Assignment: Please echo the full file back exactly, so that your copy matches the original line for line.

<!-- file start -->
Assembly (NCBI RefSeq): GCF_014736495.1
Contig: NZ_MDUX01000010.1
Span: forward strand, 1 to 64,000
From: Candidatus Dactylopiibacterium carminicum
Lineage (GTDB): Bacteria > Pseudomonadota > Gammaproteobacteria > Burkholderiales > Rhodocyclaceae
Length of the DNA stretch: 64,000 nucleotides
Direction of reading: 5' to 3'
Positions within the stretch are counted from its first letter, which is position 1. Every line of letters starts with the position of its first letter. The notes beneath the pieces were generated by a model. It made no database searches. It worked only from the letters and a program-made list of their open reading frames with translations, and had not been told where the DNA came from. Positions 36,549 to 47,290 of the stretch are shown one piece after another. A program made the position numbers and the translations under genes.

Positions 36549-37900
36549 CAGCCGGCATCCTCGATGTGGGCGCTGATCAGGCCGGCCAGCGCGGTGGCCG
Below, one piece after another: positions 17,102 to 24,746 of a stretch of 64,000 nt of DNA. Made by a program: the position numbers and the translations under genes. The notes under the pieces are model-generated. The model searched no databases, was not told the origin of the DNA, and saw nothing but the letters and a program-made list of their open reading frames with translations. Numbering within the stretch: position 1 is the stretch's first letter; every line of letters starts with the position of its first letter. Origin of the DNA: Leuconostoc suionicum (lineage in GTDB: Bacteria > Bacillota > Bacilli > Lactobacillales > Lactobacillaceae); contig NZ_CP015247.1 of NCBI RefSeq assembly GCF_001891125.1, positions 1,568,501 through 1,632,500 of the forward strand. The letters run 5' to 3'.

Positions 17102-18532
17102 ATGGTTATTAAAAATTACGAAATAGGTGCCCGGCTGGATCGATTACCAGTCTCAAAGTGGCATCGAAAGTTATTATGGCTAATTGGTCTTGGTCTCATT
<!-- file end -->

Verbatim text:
Assembly (NCBI RefSeq): GCF_014736495.1
Contig: NZ_MDUX01000010.1
Span: forward strand, 1 to 64,000
From: Candidatus Dactylopiibacterium carminicum
Lineage (GTDB): Bacteria > Pseudomonadota > Gammaproteobacteria > Burkholderiales > Rhodocyclaceae
Length of the DNA stretch: 64,000 nucleotides
Direction of reading: 5' to 3'
Positions within the stretch are counted from its first letter, which is position 1. Every line of letters starts with the position of its first letter. The notes beneath the pieces were generated by a model. It made no database searches. It worked only from the letters and a program-made list of their open reading frames with translations, and had not been told where the DNA came from. Positions 36,549 to 47,290 of the stretch are shown one piece after another. A program made the position numbers and the translations under genes.

Positions 36549-37900
36549 CAGCCGGCATCCTCGATGTGGGCGCTGATCAGGCCGGCCAGCGCGGTGGCCG
Below, one piece after another: positions 17,102 to 24,746 of a stretch of 64,000 nt of DNA. Made by a program: the position numbers and the translations under genes. The notes under the pieces are model-generated. The model searched no databases, was not told the origin of the DNA, and saw nothing but the letters and a program-made list of their open reading frames with translations. Numbering within the stretch: position 1 is the stretch's first letter; every line of letters starts with the position of its first letter. Origin of the DNA: Leuconostoc suionicum (lineage in GTDB: Bacteria > Bacillota > Bacilli > Lactobacillales > Lactobacillaceae); contig NZ_CP015247.1 of NCBI RefSeq assembly GCF_001891125.1, positions 1,568,501 through 1,632,500 of the forward strand. The letters run 5' to 3'.

Positions 17102-18532
17102 ATGGTTATTAAAAATTACGAAATAGGTGCCCGGCTGGATCGATTACCAGTCTCAAAGTGGCATCGAAAGTTATTATGGCTAATTGGTCTTGGTCTCATT